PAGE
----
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Am J Surg. 2001 Feb;181(2):153-9.

Anatomical major resection versus nonanatomical limited resection for liver metastases from colorectal carcinoma.

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  • 1Department of Surgery, Cancer Institute Hospital, Tokyo, Japan. nkokudo@jfcr.or.jp



Although systematic anatomical hepatic resection has been reported to improve patient survival in hepatocellular carcinoma, principles of hepatectomy procedure have not been clearly demonstrated in secondary hepatic malignancy. The purpose of the present study was to determine whether selection of surgical procedures for liver resection is associated with the pattern of tumor recurrence or patient survival.


During the period of 1980 through 1999, 174 cases underwent liver resection for hepatic metastasis from colorectal cancer. Of these, 96 underwent systematic anatomical major hepatic resection (anatomical group) and 78 cases underwent nonanatomical limited resection (nonanatomical group). Subset analysis of 115 patients with unilobar single or double tumors was also conducted.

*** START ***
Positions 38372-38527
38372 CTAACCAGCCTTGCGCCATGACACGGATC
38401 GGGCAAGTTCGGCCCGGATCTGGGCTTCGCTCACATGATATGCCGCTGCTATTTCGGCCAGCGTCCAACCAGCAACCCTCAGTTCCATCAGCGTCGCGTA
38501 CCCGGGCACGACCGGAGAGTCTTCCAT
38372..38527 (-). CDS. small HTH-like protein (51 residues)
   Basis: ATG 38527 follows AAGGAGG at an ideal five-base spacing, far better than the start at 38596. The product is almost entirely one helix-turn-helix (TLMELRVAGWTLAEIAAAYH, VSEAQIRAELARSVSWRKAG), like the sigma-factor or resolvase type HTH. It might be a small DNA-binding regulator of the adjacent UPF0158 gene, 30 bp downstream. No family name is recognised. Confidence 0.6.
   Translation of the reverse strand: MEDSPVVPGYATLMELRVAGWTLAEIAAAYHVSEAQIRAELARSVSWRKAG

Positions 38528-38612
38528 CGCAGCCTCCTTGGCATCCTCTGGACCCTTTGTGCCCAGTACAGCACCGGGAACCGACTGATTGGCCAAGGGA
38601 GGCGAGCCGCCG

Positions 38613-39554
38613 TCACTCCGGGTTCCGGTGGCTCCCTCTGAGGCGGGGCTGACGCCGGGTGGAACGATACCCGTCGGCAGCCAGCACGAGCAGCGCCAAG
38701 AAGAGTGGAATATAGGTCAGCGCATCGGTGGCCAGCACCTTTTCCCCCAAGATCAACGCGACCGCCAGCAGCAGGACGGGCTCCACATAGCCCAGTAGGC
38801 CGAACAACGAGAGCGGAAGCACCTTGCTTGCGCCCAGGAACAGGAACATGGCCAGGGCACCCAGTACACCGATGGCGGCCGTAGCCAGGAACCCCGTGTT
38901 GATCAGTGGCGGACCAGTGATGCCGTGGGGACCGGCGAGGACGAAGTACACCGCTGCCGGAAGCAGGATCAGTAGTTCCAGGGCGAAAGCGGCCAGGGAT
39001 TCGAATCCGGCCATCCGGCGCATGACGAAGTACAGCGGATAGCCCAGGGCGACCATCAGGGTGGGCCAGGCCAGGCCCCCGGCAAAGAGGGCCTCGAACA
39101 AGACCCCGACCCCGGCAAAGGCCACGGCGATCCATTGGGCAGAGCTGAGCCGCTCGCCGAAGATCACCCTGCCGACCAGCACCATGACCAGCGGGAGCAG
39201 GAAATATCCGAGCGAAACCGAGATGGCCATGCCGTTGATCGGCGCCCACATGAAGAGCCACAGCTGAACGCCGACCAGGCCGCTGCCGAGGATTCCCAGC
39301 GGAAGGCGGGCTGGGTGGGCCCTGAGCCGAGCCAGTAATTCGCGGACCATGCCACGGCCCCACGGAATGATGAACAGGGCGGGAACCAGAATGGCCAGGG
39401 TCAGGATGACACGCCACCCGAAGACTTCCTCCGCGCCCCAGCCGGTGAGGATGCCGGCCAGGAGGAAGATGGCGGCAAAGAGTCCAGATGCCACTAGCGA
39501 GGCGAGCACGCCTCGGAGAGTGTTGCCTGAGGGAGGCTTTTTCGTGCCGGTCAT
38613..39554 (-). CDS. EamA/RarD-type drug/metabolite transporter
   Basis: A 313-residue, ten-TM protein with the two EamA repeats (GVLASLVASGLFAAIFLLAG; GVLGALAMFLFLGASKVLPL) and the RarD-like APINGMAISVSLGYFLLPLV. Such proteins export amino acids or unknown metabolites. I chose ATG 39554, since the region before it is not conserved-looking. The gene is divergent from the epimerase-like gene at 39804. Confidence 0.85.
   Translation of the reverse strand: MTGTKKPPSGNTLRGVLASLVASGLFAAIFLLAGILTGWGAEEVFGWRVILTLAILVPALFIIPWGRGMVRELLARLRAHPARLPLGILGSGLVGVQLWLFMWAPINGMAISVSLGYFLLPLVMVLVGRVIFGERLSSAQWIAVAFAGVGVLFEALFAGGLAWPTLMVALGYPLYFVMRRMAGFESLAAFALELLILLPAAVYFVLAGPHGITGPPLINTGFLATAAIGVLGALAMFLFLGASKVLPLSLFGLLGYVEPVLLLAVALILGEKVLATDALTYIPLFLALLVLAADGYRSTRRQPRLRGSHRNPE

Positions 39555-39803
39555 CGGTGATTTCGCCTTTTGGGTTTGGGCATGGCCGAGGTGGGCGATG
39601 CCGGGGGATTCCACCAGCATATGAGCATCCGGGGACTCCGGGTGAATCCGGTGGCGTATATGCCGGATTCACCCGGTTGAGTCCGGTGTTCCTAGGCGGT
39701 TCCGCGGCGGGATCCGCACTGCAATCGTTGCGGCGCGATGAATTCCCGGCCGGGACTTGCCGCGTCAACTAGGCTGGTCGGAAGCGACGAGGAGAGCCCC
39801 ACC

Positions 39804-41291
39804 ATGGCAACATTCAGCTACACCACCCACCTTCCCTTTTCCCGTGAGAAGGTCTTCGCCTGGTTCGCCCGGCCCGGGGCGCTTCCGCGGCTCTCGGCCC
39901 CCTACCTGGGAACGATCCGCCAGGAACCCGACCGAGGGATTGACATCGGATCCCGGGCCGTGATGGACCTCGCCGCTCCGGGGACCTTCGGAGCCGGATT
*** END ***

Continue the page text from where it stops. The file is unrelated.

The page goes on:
The overall 5-year survival rate of 174 patients was 43.2%. Univariate analysis did not show a significant difference in patient survival according to surgical procedure (anatomical group versus nonanatomical group). Operative morbidity and mortality rates were slightly higher in anatomical group. From the subset analysis in unilobar single or double tumors, anatomical major hepatectomy was unnecessary in 80.4% of the cases if the tumors were resectable by nonanatomical limited resection. Ninety percent of the ipsilateral recurrence, which could have been avoided if the first operation was anatomical hemihepatectomy, could undergo second hepatectomy with 5-year survival rate of 58.3%.


There was not a significant difference in patient survival according to surgical procedure. To minimize surgical stress and operative risk, nonanatomical limited liver resection should be a basic surgical procedure for colorectal metastases.

[PubMed - indexed for MEDLINE]
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